Sleeping Rough In A Car Park
There’s a certain poignant, sadly ironic element as I stamp on a cardboard box in a car park behind the YMCA building in Southend tonight. (For those not in the know, I’m part of the YMCA Sleep Easy event, sleeping rough for a night to raise money for youth homelessness.)
Six months ago, through a roller coaster of jobs gained and lost and benefit payments on hold and late and missed, and Section 21 notices dangled like a sword of Domacles at my landlords behest, I lay awake at night with my heating off, desperately fearful that I was going to lose my home.
Tonight I sleep outside all night, in a sleeping bag, on top of a cardboard box, with my bag as a makeshift pillow. Tomorrow I’m going back to my flat, still unheated, to treasure the luxury of a battered sofa and a bed I held onto when I sold everything I owned. Some people won’t be.
Dig deep, you can still donate after the event, and help to tackle youth homelessness. Any decent person should be horrified that some young people wake up under bridges, tucked away in doorways of high street shops, and the hidden homeless on sofas, in hostels. In today’s society, a roof is almost a luxury, and it can happen to just about anybody. I went from a £27,000 a year job to almost homeless in six tumultuous months, a whistlestop tour of errors and bad luck crashing my world down around my ears. I’m back on my feet now – but many others aren’t – and as I bed down in a sleeping bag on a box tonight, I hope that some of you will donate.
I’ve pulled my sleeping bag over my head as I don’t want anyone else here to see me sobbing, as the reality hits and the tears come, as I realise how close to this I came. I’m here tonight, in a sleeping bag on a cardboard box on a damp car park floor, to raise awareness of youth homelessness, and raise money too. But this was almost me. And now, here, cold and pulling my hood around my ears to conserve whatever heat i can on a night literally below freezing, reality hits me like a train. This is England. This is the big fucking society. This is what thousands and thousands of people live through – no, EXIST through, because this is no life. And where are they? In doorways, on high streets, tucked into corners and on sofas and in hostels in layers and sleeping bags, cold, hungry, and homeless.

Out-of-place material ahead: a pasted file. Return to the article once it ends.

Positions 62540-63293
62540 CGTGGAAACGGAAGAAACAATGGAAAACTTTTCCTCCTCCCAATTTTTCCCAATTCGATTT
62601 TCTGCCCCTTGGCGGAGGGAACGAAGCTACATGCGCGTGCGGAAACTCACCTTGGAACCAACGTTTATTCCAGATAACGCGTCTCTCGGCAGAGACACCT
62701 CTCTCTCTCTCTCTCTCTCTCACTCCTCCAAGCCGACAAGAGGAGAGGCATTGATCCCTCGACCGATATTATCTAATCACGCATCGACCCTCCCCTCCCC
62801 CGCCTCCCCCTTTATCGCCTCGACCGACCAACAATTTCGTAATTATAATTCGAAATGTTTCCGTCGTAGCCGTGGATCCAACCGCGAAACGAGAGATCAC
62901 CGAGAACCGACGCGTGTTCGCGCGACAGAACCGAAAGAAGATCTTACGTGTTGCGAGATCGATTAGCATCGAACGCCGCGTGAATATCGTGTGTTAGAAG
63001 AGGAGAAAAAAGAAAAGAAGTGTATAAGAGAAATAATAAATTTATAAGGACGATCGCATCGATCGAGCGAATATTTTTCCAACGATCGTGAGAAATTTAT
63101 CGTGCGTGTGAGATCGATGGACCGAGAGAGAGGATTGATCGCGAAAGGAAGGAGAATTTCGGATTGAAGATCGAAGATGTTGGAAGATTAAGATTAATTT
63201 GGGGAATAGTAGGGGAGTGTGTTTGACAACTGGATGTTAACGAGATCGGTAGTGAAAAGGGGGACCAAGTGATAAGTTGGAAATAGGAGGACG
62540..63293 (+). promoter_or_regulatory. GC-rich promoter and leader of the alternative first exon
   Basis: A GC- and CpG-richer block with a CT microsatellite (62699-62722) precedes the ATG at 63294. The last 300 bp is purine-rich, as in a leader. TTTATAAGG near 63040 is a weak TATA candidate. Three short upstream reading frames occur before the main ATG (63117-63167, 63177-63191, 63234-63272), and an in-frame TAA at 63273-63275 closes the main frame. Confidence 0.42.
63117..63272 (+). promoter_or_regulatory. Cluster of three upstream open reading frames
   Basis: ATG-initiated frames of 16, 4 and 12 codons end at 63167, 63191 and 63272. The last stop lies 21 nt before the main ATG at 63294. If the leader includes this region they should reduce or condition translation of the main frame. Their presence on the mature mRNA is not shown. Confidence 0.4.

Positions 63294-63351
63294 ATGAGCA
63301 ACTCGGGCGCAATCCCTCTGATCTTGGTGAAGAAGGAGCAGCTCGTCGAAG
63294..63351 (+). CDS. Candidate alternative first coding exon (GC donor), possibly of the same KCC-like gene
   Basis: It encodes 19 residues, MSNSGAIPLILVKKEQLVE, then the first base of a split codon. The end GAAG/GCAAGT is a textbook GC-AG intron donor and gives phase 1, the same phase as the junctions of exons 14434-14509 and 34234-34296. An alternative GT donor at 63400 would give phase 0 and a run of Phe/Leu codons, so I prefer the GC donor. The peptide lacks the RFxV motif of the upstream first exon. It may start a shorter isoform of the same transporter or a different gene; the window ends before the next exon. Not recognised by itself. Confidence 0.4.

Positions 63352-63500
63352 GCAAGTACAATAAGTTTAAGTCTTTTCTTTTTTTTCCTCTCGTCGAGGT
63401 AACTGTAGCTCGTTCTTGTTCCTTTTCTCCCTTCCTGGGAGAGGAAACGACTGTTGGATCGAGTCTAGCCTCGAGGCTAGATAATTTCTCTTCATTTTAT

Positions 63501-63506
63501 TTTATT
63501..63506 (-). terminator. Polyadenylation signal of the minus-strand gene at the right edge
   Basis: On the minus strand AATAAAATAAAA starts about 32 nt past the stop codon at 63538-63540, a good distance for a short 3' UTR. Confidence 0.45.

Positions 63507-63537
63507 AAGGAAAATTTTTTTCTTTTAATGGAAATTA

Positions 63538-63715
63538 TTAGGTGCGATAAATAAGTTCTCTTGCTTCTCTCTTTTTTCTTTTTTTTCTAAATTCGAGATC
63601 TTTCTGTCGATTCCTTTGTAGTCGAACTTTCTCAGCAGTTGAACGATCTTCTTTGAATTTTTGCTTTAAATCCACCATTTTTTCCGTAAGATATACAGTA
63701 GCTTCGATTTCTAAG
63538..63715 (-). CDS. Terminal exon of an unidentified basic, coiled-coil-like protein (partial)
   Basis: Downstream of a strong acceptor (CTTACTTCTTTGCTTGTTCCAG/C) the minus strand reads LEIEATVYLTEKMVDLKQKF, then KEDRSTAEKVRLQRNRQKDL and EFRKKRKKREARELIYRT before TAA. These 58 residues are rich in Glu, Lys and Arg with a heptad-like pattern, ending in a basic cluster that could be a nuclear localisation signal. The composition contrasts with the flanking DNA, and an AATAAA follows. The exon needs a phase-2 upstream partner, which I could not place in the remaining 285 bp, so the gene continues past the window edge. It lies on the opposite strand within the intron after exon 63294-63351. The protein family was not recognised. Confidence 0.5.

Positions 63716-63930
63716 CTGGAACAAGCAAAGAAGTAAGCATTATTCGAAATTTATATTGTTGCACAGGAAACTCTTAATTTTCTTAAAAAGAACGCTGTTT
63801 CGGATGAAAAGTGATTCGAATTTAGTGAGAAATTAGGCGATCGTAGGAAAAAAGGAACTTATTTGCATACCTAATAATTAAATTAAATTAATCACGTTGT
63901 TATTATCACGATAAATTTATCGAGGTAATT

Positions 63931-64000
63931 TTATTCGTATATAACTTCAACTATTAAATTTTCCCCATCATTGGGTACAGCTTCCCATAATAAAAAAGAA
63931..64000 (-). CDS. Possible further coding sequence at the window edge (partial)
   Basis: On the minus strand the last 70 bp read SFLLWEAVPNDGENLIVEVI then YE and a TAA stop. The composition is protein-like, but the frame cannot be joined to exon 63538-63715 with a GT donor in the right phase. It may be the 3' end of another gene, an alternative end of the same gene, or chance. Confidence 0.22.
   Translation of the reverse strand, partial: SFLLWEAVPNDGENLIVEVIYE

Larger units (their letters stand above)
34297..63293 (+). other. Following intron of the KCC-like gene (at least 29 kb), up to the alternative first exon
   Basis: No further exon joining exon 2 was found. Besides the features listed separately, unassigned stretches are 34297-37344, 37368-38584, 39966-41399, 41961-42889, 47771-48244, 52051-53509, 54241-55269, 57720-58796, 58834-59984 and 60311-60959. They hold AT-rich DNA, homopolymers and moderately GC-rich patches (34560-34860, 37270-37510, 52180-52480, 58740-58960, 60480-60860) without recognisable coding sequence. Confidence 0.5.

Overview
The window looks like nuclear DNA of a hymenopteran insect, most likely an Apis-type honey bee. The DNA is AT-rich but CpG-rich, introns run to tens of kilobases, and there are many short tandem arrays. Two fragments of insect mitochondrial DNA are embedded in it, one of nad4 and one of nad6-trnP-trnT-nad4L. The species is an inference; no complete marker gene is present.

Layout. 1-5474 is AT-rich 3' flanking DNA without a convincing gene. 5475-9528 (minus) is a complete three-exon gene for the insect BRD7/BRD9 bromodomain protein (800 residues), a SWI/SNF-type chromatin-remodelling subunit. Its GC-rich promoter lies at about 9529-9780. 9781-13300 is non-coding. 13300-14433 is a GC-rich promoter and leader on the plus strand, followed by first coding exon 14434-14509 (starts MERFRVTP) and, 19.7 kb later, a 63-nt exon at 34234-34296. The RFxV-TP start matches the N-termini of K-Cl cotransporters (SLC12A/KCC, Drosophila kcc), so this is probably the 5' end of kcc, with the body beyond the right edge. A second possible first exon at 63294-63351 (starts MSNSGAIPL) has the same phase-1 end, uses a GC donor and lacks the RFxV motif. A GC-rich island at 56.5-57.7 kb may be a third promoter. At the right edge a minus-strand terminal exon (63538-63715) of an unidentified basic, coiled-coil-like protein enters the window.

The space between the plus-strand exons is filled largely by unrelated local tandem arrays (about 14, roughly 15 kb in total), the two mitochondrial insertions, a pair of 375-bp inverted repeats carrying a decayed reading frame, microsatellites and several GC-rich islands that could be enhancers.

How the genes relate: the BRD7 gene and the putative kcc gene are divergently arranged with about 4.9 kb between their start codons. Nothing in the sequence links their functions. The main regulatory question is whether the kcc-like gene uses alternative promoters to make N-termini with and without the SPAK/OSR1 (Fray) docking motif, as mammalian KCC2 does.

Nothing puts your life quite into perspective like spending the morning reading about it in the Telegraph, and spending your evening sleeping rough. It’s like the film Sliding Doors – I feel as though I’ve gone back in time six months or so, and this is what could have been.
UPDATE SUNDAY 0411:
I’m awake and it’s -3. The sleeping bag I had pulled over my face has slipped slightly and the jumper I am resting my head on has a layer of frost clinging to the surface. I can’t feel my fingers, my face, or my feet.
Desperately uncomfortable, I toss and turn on a now soggy piece of cardboard, pulling my hat back down over my ears, trying to get back to sleep.
A friend, John, hands me a hot water bottle, that I clutch under my chin. I curl back into a foetal position, pull the sleeping bag over my head, and wish for the morning to come.
0632: I must have drifted off to sleep eventually, as I wake with a start to my colleague calling my name, giving me a heads up that there are cups of tea available indoors. I clamber out of my sleeping bag and literally run across the car park into the YMCA building for the best cup of tea I’ve ever tasted.
UPDATE SUNDAY 0700:
We have a debrief and a short presentation. I’m still wrapped up in two pairs on tights, pyjama bottoms, tracksuit bottoms, several jumpers and a coat, but I’m shaking violently, cold to the core, rubbing my hands together, desperately trying to heat through again.
I’m invited to share my experience on the Sleep Easy Southend video diary, and I break down in tears as I describe how close I came to living on the streets myself, and my reasons for taking part.
UPDATE SUNDAY 0817:
I’m home. I stand in front of my door for a moment, keys in hand, overwhelmed by what I have in this world, and what might have been. I’m back in bed now as I write this, for a nap and to warm myself through. It’s been a long and emotional night.
I’ve done what I can, for now. Please dig deep, not for me, but for those that don’t have a home to go back to this morning.
Jack Monroe. Twitter: @MsJackMonroe
Categories: Fundraising, Campaigns & Charity